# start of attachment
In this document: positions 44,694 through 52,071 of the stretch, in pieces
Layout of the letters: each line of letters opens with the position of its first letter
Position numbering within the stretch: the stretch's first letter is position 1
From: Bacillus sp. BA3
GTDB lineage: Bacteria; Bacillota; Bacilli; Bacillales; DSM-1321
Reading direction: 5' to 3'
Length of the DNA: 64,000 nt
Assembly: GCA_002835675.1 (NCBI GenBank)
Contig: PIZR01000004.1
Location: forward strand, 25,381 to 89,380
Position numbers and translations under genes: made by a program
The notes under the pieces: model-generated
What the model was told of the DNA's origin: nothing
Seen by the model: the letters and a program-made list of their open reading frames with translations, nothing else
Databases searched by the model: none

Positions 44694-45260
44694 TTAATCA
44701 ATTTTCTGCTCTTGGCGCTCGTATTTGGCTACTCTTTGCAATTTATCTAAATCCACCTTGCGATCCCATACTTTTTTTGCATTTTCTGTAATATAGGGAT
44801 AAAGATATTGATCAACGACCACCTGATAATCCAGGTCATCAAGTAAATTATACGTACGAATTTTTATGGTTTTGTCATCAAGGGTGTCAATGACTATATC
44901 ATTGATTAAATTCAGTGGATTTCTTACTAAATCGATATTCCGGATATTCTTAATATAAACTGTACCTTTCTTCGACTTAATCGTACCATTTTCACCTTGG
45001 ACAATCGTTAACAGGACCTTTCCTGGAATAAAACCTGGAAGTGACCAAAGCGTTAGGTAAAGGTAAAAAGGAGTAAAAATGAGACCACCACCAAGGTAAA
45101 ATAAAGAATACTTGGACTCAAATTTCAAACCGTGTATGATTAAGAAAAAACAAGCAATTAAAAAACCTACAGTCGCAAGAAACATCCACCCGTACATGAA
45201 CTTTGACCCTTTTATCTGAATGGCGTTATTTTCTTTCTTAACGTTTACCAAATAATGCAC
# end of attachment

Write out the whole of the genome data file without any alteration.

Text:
In this document: positions 44,694 through 52,071 of the stretch, in pieces
Layout of the letters: each line of letters opens with the position of its first letter
Position numbering within the stretch: the stretch's first letter is position 1
From: Bacillus sp. BA3
GTDB lineage: Bacteria; Bacillota; Bacilli; Bacillales; DSM-1321
Reading direction: 5' to 3'
Length of the DNA: 64,000 nt
Assembly: GCA_002835675.1 (NCBI GenBank)
Contig: PIZR01000004.1
Location: forward strand, 25,381 to 89,380
Position numbers and translations under genes: made by a program
The notes under the pieces: model-generated
What the model was told of the DNA's origin: nothing
Seen by the model: the letters and a program-made list of their open reading frames with translations, nothing else
Databases searched by the model: none

Positions 44694-45260
44694 TTAATCA
44701 ATTTTCTGCTCTTGGCGCTCGTATTTGGCTACTCTTTGCAATTTATCTAAATCCACCTTGCGATCCCATACTTTTTTTGCATTTTCTGTAATATAGGGAT
44801 AAAGATATTGATCAACGACCACCTGATAATCCAGGTCATCAAGTAAATTATACGTACGAATTTTTATGGTTTTGTCATCAAGGGTGTCAATGACTATATC
44901 ATTGATTAAATTCAGTGGATTTCTTACTAAATCGATATTCCGGATATTCTTAATATAAACTGTACCTTTCTTCGACTTAATCGTACCATTTTCACCTTGG
45001 ACAATCGTTAACAGGACCTTTCCTGGAATAAAACCTGGAAGTGACCAAAGCGTTAGGTAAAGGTAAAAAGGAGTAAAAATGAGACCACCACCAAGGTAAA
45101 ATAAAGAATACTTGGACTCAAATTTCAAACCGTGTATGATTAAGAAAAAACAAGCAATTAAAAAACCTACAGTCGCAAGAAACATCCACCCGTACATGAA
45201 CTTTGACCCTTTTATCTGAATGGCGTTATTTTCTTTCTTAACGTTTACCAAATAATGCAC